More than 100 former senior national security officials who served in Republican administrations are urging President Trump to concede the 2020 presidential election, saying his refusal to do so is “a serious threat to America’s democratic process and to our national security.”
The warning comes as the General Services Administration has yet to ascertain Joe Biden’s presidency, and as Trump refuses to concede, as his campaign has filed lawsuits in a number of key battleground states.
In a letter first obtained by The Washington Post on Monday, dozens of leading national security experts and former officials urged Trump to allow “for an orderly transition,” and called on Republican leaders, “especially those in Congress,” to “publicly demand that President Trump cease his anti-democratic assault on the integrity of the presidential election.”
“It has been clear for over two weeks that Joe Biden won the 2020 Presidential election, garnering 306 electoral votes, far more than the 270 electoral votes required to be elected,” they wrote in a letter. “Despite this clear outcome, President Trump has refused to accept the results and begin the transition process.”
The experts noted that Trump is “legally entitled to request recounts and file good-faith legal challenges,” but said that he has “presented no evidence of widespread fraud or any other significant irregularities,” saying that nearly every case has been “summarily dismissed.”
“President Trump’s refusal to permit the presidential transition also poses significant risks to our national security, at a time when the U.S. confronts a global pandemic and faces serious threats from global adversaries, terrorist groups, and other forces,” they wrote.
The officials warned that the delay in allowing transition teams to meet with officials on the Coronavirus Task Force and at the National Security Council, the Departments of State, Defense and Homeland Security, as well as other critical agencies “means that the incoming Biden Administration will be less prepared to defend America’s security when it assumes power in 59 days.”
The officials pointed to former President George W. Bush, saying that the 9/11 Commission concluded that the “shortened transition” due to the election dispute in 2000 “hampered the new administration in identifying, recruiting, clearing and obtaining Senate confirmation of key appointees” who were responsible for “addressing the gathering threat of al Qaida terrorists in the months leading up to the 9/11 attacks.”
The officials concluded that “the election is over, the outcome certain.”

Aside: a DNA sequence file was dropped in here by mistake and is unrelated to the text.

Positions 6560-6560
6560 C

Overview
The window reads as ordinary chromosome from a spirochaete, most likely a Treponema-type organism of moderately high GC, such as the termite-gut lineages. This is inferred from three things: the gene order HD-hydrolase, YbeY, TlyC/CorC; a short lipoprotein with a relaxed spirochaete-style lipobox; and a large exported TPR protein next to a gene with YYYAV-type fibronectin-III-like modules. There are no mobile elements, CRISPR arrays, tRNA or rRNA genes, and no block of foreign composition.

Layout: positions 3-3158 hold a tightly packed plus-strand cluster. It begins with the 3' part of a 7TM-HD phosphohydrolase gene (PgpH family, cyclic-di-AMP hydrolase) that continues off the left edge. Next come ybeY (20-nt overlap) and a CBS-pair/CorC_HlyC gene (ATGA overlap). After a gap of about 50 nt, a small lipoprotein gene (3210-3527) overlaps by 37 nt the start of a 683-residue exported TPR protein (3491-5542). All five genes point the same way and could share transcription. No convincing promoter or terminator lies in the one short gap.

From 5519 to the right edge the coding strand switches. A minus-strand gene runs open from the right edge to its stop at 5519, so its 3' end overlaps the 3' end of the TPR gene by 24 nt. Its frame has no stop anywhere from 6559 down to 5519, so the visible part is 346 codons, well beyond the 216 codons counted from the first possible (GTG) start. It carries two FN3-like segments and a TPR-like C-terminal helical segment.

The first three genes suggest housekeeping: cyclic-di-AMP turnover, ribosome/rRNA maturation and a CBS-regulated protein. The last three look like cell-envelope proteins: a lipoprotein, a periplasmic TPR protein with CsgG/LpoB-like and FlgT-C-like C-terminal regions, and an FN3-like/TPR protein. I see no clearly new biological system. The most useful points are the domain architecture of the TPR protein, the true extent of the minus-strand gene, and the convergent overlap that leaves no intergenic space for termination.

“Over the past days, a number of Republican leaders have called on President Trump to respect the will fo the American people,” they wrote. “It is now time for the rest of the Republican leadership to put politics aside and insist that President Trump cease his dilatory and anti-democratic efforts to undermine the result of the election and begin a smooth and orderly transition of power to President-elect Biden.”They added: “By encouraging President Trump’s delaying tactics or remaining silent, Republican leaders put American democracy and national security at risk.”
The letter comes as the Biden transition has been in limbo, awaiting the GSA’s “ascertainment” decision— the formal declaration set up by the 1963 Presidential Transition Act. Until that ascertainment is made, the Biden team cannot formally begin the transition process. The delay is costing the Biden team access to more than $6 million in federal funding, security clearances and the ability to meet with officials at intelligence agencies.
A Biden transition official told Fox News Thursday that the Biden-Harris transition “has been planning for months for all possible scenarios.”
“While we wait for the GSA Administrator to uphold the will of the people and be a proper steward of taxpayer resources, we will execute on contingency plans, including continuing to solicit private funds to support transition planning,” the official said in a statement. “The nation faces too many challenges to not have a fully funded and smooth transition to prepare the President-elect and Vice President-elect to govern on Day One.”
Last week, White House Press Secretary Kayleigh McEnany said the GSA would certify Biden’s election “at the right moment.”
“There are questions that need to be answered,” McEnany said. “The GSA will determine when ascertainment is reached.
“There is a presidential transition act that determines exactly what an administration needs to do in advance of an election,” McEnany said. “We’ve done everything we statutorily needed to do.”
President Trump has yet to concede, despite President-elect Biden having garnered more than the 270 electoral votes necessary to win the presidency.
McEnany defended that move, saying the Trump campaign is “pursuing ongoing litigation” and “taking it day by day.”
“The president has been clear — he wants every legal vote to be counted and no illegal votes counted,” McEnany said.
As for concession, she said: “I will leave it to the president.”
Meanwhile, Senate Majority Leader Mitch McConnell, R-Ky., and House Republican Leader Kevin McCarthy, R-Calif., have said that the courts are dealing with legal disputes.
“In all of these presidential elections we go through this process, there’s a way to deal with disputes, it’s called the courts and the courts in various states are dealing with whatever disputes there are, whatever evidence may be provided, and we are going to have an orderly transfer from this administration to the next one,” McConnell said last week. “What we all say about it is frankly irrelevant.”
He added: “All of it will happen right on time, and we will swear in the next administration on January 20.”